Houseproud projects - sweater remake (bead buttons)I purchased the cable cardigan’s abalone buttons ages ago on a foraging trip to a marvelous bead store in San Francisco with the same friend who remade our next cardigan:  a sheer black cardie with doubled jet-black beads used as buttons.  The original buttons were dreadful in some way, so Mel, clever woman that she is, swapped them out for the jet beads.  I think that tiny bead topper was a stroke of genius, don’t you?  It’s such a good example of inventive remaking.  The beads-as-buttons function well, and provide a subtle bit of sparkle in an otherwise somber sweater.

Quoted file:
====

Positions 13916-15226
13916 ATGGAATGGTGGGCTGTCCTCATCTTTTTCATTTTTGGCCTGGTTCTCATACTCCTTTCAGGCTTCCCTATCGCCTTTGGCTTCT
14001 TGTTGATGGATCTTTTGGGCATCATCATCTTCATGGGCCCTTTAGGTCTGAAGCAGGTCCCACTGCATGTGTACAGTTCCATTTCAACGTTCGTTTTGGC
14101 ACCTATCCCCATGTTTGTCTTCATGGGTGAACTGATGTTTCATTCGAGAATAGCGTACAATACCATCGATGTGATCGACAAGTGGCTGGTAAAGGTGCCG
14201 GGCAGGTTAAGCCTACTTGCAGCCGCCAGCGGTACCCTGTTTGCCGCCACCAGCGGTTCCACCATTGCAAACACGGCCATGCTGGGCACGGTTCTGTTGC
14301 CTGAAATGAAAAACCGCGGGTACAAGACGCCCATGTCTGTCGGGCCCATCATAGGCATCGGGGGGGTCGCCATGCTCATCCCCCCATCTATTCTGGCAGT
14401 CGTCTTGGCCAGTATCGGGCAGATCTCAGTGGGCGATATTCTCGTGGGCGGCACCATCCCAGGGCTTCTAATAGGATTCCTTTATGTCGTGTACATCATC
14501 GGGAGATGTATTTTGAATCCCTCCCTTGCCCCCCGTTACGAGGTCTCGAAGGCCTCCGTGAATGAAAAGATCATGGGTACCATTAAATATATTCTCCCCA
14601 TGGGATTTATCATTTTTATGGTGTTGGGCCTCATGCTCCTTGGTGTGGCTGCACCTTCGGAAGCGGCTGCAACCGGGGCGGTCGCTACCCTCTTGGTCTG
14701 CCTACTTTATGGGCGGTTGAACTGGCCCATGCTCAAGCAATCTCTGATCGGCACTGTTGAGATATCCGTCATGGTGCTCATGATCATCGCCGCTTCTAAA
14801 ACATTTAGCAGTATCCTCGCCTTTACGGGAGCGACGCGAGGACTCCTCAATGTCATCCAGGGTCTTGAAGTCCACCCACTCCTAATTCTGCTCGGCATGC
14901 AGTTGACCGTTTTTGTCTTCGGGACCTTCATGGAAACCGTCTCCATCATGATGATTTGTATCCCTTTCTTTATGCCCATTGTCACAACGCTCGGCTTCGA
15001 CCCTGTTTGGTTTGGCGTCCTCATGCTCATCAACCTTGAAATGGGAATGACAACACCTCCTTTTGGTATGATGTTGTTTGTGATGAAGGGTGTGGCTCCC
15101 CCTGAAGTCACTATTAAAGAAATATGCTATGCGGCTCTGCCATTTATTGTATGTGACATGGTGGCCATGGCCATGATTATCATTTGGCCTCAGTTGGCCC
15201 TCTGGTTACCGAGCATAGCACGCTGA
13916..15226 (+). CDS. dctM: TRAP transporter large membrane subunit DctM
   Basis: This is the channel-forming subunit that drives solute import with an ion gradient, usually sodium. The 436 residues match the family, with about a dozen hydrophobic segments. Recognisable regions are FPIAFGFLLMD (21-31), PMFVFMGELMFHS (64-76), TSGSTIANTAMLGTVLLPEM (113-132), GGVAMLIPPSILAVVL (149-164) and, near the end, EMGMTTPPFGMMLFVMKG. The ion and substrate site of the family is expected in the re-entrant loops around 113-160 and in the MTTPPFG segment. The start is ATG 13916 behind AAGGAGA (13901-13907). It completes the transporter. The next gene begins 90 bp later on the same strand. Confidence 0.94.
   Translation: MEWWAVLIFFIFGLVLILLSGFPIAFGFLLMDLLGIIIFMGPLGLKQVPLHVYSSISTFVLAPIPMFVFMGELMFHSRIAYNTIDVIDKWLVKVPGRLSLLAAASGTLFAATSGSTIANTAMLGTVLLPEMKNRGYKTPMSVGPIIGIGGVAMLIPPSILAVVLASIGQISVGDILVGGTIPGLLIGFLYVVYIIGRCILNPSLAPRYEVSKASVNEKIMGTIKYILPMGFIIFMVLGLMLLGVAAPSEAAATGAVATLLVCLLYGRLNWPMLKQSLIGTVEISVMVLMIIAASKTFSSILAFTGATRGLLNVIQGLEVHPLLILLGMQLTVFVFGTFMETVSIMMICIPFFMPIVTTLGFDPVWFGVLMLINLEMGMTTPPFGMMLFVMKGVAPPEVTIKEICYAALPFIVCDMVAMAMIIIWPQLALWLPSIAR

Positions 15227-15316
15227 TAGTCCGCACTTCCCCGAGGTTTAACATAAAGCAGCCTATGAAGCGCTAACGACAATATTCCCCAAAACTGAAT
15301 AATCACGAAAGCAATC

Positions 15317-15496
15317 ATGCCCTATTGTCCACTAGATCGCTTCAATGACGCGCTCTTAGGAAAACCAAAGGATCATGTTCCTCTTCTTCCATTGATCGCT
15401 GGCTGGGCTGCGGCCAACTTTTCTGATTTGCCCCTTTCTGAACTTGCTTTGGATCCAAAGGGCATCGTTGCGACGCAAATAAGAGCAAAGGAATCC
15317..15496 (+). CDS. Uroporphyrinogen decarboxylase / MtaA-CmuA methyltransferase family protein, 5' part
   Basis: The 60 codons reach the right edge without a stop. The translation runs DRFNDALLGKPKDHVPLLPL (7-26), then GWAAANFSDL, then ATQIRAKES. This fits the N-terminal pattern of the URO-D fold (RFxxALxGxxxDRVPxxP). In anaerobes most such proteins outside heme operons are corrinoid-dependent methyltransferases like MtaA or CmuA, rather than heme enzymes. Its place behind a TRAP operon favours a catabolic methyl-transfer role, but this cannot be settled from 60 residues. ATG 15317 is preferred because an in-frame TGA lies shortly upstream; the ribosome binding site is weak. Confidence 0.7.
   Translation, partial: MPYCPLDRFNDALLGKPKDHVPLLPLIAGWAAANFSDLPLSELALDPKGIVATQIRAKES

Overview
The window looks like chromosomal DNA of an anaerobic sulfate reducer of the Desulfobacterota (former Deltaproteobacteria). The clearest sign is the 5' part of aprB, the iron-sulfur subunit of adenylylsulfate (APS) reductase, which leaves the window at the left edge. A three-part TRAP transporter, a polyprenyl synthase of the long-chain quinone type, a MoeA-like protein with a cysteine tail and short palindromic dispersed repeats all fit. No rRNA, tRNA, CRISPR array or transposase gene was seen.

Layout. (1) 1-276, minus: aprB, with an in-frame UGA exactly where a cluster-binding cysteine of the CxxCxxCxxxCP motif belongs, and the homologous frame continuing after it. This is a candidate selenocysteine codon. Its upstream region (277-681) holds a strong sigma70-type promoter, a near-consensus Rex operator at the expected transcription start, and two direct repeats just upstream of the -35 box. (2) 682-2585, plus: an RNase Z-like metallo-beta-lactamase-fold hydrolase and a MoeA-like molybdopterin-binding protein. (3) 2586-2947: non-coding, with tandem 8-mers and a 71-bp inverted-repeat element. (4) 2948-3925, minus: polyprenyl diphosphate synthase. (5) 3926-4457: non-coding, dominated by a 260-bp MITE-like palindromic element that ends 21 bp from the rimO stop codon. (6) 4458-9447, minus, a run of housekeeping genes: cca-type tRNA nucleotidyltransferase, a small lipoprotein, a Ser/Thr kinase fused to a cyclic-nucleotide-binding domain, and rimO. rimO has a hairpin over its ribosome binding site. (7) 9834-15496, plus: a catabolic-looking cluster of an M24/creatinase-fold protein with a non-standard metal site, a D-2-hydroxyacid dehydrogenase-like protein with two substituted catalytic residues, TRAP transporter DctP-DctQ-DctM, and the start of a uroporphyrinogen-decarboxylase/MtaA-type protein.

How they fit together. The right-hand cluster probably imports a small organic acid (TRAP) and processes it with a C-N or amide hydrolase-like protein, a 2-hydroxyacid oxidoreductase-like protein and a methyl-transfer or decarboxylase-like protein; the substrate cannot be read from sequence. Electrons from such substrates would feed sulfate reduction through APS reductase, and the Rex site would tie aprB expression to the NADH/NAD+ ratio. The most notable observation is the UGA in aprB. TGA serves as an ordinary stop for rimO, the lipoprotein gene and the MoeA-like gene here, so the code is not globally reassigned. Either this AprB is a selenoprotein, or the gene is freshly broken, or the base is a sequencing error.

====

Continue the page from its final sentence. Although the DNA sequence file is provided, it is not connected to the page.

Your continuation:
Houseproud projects - sweater remake (crochet flowers)This last remaking example is one I’m rather proud of:  crocheted cotton flowers sewn to the front of a white cotton cardigan to mask my coffee-drooling habit.  (Do you have this habit, my pets?  I can’t tell you how many outfits I’ve ruined by dribbling coffee on ’em.  And what a shameful waste of coffee!)  This alteration was made before I discovered Clorox’s bleach pen, which will take away almost all stains known to womankind.  (I use the bleach pen with care, as I suspect it will eat holes into more delicate fabrics.)  As I did not know of such wonders as bleach pens yet, and as necessity is the mother of invention, I made do with what I had.  And what did I have?  I had a coffee-stained white cardie and a number of colorful crocheted flowers stashed away (ahem, please see parenthetical above about the wisdom of stashes).  I carefully sewed one to the other and now have a lovely cardie that I wear with pride.  Did you notice that I left the crochet threads dangle down from the flowers?  Partially inspired by Natalie Chanin of Alabama Chanin, I decided to celebrate the evidence of how the flowers were constructed by leaving the threads in place.  It’s a simple touch, but it makes the cardie all the more sweet to me.